The merchant began grieving his fate though he had not done any harm to the king or his relatives even in his dreams. One day as Dantila was trying to enter the king’s palace he was barred by the king’s men. Seeing this Gorambha told them, “You fools, you are barring the great Dantila who has won the king’s favours. He is powerful. If you stop him, you will meet with the same fate as I did at the hands of Dantila one day.”
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The merchant thought that it would do him good to make Gorambha happy and win his confidence. One evening he invited the sweeper for tea and presented him with expensive clothes and told him, “Friend, I had never meant to insult you. You had occupied a seat I had set apart for the learned. Kindly pardon me.”
Pleased, the sweeper promised to win the king’s favour for Dantila again. The next day, Gorambha repeated the same drama of pretending to talk irrelevantly, raving that the king was eating cucumber in the rest room.
“What nonsense are you talking? Did you ever see me doing such things?” the king demanded to know. “No, your majesty. I do not know nor do I remember what I was saying because I was drowsy having spent the entire night in gambling,” the sweeper said.
The king then realized that if what the sweeper had said about him was not true what he had said about Dantila also could not be true. A person like Dantila could not have done what Gorambha had told him. The king also found that without Dantila the affairs of the state had suffered and civic administration had come to a standstill. The king immediately summoned the merchant to his palace and restored to him all the authority he had enjoyed before he fell out of king’s favour.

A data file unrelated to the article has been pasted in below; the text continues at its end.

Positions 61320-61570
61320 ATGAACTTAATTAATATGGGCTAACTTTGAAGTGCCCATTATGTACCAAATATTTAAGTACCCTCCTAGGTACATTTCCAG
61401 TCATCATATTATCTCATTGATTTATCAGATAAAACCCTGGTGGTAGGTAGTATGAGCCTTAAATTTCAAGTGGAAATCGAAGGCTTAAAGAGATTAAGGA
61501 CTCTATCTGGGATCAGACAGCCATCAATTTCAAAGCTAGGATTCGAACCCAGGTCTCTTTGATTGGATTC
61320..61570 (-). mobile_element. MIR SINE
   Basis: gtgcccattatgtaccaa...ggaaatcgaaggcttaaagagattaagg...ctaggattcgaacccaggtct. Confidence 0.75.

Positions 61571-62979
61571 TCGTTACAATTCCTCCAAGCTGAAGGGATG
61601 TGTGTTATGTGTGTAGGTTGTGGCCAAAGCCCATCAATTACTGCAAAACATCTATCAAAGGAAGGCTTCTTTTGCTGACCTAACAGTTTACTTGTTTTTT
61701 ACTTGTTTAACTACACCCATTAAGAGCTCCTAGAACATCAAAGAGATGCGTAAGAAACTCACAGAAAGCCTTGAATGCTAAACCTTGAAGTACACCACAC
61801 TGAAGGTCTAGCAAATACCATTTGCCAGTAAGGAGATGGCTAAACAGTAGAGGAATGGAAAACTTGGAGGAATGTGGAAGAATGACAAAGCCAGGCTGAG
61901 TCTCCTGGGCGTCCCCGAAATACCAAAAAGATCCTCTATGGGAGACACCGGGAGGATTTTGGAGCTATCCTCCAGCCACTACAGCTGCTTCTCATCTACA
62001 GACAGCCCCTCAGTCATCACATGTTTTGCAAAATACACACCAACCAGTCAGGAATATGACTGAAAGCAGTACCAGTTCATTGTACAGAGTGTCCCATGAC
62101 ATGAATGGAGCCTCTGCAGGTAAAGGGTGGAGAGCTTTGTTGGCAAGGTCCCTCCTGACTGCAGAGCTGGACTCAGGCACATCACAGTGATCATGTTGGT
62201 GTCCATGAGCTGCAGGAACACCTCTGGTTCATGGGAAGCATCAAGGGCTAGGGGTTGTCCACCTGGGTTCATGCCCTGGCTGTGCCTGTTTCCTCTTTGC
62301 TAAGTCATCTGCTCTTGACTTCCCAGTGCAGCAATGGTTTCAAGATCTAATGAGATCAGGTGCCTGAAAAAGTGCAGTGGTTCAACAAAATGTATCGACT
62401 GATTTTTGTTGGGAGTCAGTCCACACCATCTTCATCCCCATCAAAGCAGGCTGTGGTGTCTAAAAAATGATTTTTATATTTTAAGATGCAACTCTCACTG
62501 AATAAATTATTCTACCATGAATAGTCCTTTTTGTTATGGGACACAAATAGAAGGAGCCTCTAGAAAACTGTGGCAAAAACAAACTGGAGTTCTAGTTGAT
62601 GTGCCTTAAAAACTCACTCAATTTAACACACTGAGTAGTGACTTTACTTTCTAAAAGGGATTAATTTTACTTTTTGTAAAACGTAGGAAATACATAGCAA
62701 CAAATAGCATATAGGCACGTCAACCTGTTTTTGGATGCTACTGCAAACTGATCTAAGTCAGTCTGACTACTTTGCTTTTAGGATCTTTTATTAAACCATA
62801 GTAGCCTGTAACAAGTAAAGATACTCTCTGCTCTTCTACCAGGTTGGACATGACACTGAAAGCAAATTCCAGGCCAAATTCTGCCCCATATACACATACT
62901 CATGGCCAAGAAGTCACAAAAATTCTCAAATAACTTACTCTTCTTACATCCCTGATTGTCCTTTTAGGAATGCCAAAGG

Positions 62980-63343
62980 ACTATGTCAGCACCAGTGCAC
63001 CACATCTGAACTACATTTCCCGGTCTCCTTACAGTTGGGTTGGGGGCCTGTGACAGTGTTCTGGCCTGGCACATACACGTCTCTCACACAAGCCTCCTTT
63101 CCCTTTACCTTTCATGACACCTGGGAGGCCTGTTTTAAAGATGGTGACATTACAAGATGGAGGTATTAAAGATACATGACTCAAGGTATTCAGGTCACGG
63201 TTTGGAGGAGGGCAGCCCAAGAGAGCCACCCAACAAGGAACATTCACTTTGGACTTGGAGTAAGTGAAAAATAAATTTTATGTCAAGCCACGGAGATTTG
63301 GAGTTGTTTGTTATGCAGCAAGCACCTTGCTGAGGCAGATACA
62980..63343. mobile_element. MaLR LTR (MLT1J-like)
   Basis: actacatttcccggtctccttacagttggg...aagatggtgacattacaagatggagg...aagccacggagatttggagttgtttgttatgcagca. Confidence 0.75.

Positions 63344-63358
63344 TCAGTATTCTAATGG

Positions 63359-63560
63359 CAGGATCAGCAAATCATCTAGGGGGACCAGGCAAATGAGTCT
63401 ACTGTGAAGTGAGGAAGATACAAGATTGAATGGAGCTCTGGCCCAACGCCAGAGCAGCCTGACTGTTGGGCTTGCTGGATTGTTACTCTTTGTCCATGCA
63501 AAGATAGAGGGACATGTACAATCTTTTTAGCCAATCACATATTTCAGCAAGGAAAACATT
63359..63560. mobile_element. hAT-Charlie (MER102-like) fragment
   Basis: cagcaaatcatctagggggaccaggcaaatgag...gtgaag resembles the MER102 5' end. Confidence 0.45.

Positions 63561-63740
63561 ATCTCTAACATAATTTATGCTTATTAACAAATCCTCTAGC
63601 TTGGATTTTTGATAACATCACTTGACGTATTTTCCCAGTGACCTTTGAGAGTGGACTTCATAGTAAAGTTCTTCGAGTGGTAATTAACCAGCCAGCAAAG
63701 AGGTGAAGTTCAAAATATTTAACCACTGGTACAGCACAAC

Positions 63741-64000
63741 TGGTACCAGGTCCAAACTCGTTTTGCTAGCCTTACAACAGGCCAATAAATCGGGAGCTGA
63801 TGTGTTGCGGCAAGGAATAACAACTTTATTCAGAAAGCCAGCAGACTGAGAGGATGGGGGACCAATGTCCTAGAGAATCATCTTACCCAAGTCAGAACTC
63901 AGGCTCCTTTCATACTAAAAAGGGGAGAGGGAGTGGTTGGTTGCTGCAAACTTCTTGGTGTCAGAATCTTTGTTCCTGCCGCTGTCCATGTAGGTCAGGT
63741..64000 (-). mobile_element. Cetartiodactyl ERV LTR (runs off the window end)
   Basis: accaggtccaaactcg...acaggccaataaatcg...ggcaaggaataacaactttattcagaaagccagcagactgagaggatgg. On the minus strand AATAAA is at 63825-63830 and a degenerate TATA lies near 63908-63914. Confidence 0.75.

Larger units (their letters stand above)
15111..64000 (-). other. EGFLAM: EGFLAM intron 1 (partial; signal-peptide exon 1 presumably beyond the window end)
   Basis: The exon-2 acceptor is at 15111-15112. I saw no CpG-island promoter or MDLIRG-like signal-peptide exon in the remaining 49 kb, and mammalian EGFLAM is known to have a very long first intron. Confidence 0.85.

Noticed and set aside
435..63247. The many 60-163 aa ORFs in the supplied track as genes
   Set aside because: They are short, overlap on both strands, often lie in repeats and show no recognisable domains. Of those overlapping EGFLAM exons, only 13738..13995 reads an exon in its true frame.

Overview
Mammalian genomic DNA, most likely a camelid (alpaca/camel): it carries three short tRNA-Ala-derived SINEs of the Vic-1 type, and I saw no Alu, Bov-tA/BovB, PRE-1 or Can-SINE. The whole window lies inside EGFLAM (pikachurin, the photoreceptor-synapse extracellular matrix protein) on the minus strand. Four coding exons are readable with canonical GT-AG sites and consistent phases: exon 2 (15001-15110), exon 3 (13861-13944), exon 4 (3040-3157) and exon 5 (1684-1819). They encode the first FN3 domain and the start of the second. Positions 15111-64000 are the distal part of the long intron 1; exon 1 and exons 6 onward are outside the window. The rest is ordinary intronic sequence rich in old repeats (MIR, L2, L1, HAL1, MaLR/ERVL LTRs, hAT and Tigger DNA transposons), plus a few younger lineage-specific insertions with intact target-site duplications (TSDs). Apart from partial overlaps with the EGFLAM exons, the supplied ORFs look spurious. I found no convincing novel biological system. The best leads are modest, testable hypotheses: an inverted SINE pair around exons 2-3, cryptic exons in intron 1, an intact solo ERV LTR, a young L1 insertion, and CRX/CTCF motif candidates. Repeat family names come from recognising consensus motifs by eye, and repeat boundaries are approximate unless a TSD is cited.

Damanaka resumed, “That is why we must know that pride goes before fall.” Sanjeevaka agreed. Taking him to the lion king, Damanaka introduced Sanjeevaka to Pingalaka. After exchanging pleasantries, the king asked him to relate his past and the purpose of staying in that jungle. On the bullock relating his story, the king said, “Friend, don’t be afraid. I assure you that I will protect you from wild animals here because even stronger animals feel insecure here.”
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Since then, the king asked Karataka and Damanaka to look after the affairs of the state and began happily spending his time in the company of Sanjeevaka. But the jackals were worried that after Sanjeevaka had become a good friend of the king, the king gave up his royal sports and pastime and became a saint.
The jackal twins thought, “the king has stopped taking us into confidence after Sanjeevaka became his best friend. He is also indifferent to his kingly duties. What shall we do now?”
Karataka said, “The king may not heed our advice. But it is our duty to advise him on it if it is good for him. Elders have always held that even if the king is not willing to heed good advice, it is the duty of his ministers to offer him advice. “You are right,” said Damanaka. “The mistake is mine. What happened to the sage and the jackal should not happen to us.”
Karataka then pleaded with him to tell the story of the sage and the jackal. Damanaka began telling him.
The Fall And Rise Of A Merchant – Panchatantra Tales by Vishnu Sharma